This map is found in the somatosensory cortex, located in the parietal lobe. Before starting a movement, the first thing our brain does is plan the sequence of movements based on the information represented in that map about the angle or degree of contraction and stretching to achieve the desired end.
For example, and specifically in the field of dance, planning a grand jetté implies knowing the distance of the route, the time, the force, the acceleration and the height required, as well as the correct position of the head, arms and legs. In addition, another map is already represented in the frontal motor cortex, by means of which the brain knows which muscle has to take action.
The order to do this comes from a previous region: the premotor; Furthermore, the frontal lobe has the task of monitoring and verifying that this order has been carried out correctly.
As can be seen, brain work is intense and constant.
To that planning of sequences that end up being harmonic, the Russian neurologist Alexander Luria, author of the essential book The Brain in Action, called kinetic melodies, “which in dance – added Dr. María Corsi – are taken to the extreme, because they are not abrupt, as in a march, but soft and melodious ”.
Once the body moves when dancing, it is necessary to learn those movements, for which the long-term memory comes into play, where the ballet steps will be recorded, to make a concert with the body.
II / This learning is supported by so-called working memory, which is the brain’s ability to store information for short periods. “This is how we arrived – added Corsi – to the musicalization of the movement. In this stage, the temporal lobe and the auditory cortex intervene, the latter will allow the integration of sound information to the rest of the senses. “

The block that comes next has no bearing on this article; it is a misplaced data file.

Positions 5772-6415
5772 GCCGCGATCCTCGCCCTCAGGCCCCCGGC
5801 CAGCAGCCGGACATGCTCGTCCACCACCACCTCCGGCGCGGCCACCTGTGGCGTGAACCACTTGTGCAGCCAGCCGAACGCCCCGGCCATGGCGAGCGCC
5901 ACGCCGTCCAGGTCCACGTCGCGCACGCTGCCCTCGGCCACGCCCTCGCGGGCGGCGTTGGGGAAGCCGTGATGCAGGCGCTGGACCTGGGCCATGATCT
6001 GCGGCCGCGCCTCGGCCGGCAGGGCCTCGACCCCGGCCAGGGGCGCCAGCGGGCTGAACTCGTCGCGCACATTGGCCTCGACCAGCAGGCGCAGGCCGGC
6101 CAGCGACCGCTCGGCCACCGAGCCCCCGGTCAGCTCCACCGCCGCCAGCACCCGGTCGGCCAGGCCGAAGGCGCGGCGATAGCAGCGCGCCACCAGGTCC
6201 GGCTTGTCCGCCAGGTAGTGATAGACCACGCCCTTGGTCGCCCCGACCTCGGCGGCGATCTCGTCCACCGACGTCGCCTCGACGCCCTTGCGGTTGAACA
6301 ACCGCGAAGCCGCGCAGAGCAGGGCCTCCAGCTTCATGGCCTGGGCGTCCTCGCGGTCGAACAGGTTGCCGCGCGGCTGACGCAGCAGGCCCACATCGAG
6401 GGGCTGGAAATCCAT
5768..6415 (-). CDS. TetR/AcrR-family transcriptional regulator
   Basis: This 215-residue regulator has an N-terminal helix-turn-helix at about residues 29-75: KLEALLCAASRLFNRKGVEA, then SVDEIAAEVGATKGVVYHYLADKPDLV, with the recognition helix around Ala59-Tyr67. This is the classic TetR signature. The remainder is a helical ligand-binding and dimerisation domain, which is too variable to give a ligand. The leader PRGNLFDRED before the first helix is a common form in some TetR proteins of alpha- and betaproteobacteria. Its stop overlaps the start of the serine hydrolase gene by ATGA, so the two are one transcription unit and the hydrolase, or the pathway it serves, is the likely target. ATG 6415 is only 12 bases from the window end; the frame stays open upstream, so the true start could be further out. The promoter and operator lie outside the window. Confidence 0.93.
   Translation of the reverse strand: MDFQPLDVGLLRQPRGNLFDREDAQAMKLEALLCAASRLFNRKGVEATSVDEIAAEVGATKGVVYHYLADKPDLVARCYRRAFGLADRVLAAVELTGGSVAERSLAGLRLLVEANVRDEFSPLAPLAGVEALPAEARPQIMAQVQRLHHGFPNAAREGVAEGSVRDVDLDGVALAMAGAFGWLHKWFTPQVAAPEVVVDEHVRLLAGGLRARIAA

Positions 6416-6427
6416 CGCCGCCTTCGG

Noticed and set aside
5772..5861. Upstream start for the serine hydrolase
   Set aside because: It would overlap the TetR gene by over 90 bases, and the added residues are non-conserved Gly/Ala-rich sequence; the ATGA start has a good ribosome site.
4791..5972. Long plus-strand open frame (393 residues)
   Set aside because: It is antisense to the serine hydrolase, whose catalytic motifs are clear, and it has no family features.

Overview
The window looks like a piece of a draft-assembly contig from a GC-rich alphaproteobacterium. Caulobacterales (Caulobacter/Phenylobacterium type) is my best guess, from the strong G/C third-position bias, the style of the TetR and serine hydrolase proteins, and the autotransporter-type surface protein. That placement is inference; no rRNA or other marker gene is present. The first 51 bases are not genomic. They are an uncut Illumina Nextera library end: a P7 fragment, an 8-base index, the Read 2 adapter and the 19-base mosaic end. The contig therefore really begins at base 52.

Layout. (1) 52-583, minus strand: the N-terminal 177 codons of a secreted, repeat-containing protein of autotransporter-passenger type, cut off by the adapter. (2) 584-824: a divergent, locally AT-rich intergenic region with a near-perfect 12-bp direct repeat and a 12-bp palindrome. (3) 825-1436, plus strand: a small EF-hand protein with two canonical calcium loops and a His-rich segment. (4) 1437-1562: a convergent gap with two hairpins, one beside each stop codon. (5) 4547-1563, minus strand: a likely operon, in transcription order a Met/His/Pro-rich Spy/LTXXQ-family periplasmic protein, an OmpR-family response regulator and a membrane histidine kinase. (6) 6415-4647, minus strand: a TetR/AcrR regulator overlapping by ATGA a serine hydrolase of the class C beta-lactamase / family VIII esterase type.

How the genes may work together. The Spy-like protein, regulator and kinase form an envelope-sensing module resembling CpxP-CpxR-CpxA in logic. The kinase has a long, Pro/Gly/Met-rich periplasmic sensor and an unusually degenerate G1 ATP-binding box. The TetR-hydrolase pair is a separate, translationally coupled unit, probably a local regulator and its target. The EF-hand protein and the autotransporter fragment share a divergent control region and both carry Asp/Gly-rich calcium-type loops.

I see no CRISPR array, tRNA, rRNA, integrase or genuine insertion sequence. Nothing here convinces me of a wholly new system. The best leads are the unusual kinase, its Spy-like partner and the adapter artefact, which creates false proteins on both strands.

Balance and temporality are fundamental elements, and these depend on the cerebellum, which, together with the basal ganglia, acts automatically, that is, independently of the will, to adjust and correct movements. “The culmination of this complex brain work is what gives the quality of feeling, which is expressed through the body. There, in the limbic system, is where the emotions reside, which are the ones that come to grant the emotional and artistic quality to the dance; because you can be a great virtuoso, but not express anything.
“Classic dancing is thought to be very easy. What is wonderful about this work is precisely the appearance of simplicity and naturalness that the dancer projects when executing his movements, but this is only possible when mastery of these brain processes and technique is achieved. “
Ballet also gives pleasure to those who watch it, through aesthetic emotion, since in them so-called mirror neurons are activated, which make the spectator equate to the dancer.
In his book Emotional intelligence, Daniel Goleman affirms that these neurons capture the emotions of the people whom we see and re-send the detected state in our brain, creating an emotional contagion.
To conclude, Dr. Corsi pointed out: “ballet, like other art activities, is a personal achievement, achieved through discipline and effort. And, in addition to its artistic value, it promotes brain development and intelligence ”. www.jornada.unam.mx
- Dr. María Corsi Cabrera, professor at the Faculty of Psychology of the National Autonomous University of Mexico (UNAM).